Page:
• Obey warning signs
• Stay away from substations and power lines

#### Electrical safety, electricity and power lines

Power lines are conductive meaning the electrical current runs through them with the least resistance. However if something makes contact with a live power line like a tree, kite, or ladder, the electrical current may flow to the ground. The place where the current touches the ground is the highest voltage and from that point the electrical current spreads out in irregular concentric circles. The voltage or electrical intensity decreases as it moves further from the source. A safe distance from the source of contact, like a downed power line, is 10 metres or more.

Electricity has the ability to find its way through touch to get to the ground. If a kite gets tangled in a power line, the electrical current could travel through the kite and you to reach the ground. Birds do not get zapped when standing on a power line, however they would if they straddled two power lines, or touch their beak to the ground while standing on the power line.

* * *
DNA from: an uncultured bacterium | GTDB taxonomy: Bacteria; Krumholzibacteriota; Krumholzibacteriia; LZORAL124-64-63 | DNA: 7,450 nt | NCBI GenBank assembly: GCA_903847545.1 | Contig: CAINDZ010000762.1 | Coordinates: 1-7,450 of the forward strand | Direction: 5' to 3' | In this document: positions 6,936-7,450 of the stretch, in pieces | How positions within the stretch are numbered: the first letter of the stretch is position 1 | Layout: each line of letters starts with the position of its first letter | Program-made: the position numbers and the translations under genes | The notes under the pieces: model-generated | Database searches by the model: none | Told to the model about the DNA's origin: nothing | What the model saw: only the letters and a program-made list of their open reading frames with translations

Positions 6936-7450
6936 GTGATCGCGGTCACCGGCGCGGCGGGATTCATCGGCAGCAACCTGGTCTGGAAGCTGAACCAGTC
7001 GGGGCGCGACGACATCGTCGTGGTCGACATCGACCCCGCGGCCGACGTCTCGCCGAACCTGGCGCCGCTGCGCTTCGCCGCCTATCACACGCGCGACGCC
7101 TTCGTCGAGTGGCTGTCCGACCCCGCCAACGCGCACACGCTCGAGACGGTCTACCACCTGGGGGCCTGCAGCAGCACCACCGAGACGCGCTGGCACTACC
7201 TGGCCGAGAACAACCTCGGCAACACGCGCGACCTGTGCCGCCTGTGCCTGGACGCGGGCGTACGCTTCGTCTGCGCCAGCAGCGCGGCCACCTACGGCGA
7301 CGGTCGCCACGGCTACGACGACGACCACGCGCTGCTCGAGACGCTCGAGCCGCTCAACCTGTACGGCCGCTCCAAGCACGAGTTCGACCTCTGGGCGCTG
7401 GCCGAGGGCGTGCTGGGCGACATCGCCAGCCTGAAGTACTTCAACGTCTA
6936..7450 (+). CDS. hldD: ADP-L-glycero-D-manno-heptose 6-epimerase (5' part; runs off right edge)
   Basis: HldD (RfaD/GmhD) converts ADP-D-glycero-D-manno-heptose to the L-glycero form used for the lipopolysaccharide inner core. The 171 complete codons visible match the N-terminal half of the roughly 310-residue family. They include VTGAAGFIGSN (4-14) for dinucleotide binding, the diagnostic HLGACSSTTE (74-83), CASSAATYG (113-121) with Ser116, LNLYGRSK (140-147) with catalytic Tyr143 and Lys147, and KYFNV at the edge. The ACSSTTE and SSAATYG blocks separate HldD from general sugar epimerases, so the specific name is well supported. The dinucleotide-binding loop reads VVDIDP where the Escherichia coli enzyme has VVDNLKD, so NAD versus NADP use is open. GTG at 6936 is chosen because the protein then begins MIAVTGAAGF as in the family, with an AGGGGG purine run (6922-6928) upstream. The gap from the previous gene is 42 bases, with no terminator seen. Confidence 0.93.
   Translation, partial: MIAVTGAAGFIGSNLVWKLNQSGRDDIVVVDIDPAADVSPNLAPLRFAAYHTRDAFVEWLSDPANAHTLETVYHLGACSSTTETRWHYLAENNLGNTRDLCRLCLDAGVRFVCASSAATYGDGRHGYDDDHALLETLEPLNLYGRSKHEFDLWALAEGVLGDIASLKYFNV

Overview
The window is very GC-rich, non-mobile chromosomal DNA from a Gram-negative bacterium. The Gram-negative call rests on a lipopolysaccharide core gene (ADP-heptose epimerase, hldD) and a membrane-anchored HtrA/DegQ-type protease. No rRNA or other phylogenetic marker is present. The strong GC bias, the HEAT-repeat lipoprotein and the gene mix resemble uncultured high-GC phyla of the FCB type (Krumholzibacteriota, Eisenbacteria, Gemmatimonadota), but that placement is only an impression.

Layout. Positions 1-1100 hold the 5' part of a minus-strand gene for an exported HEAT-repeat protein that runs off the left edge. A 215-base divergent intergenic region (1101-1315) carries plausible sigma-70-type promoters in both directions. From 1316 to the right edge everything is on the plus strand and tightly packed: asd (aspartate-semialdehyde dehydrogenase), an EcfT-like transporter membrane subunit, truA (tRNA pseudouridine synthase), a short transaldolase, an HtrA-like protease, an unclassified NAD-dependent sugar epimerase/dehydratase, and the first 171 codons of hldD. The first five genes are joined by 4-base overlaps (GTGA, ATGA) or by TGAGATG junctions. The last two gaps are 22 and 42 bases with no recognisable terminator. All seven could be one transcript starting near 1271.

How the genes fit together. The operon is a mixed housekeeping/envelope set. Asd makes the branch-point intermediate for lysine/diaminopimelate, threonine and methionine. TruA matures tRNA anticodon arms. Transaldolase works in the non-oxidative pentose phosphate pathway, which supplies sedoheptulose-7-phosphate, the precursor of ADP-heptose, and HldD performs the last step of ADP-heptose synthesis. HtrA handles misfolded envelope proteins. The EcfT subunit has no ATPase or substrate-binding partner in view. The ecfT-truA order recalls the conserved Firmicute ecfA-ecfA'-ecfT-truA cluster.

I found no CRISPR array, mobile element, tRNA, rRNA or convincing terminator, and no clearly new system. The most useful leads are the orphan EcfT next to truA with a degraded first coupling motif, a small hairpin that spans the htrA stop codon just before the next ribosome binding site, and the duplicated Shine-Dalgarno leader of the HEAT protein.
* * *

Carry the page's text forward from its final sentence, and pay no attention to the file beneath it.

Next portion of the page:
If there is a power line on the ground, you need to move away from the source (where it touches the ground). However electricity has the ability to move through your body as you step away from the source of electricity. As electrical current flows through the ground the voltage decreases in concentric rings or ripples as you move further from the source. So, if you move away by lifting one foot, the change in voltage between the concentric rings can travel up one leg and down the other. Instead by keeping your legs together and shuffling your feet, the electrical current will stay in the ground. 10 metres is the safe distance calculated based on the voltage in the power lines here in B.C.

### Assessment

• Assess students’ ability to identify safe and dangerous situations around power lines.
• Assess students’ knowledge of Down. Danger. Dial. and to call 911 if they see a fallen or damaged power line.
• Assess students’ ability to shuffle away from a downed or damaged power line.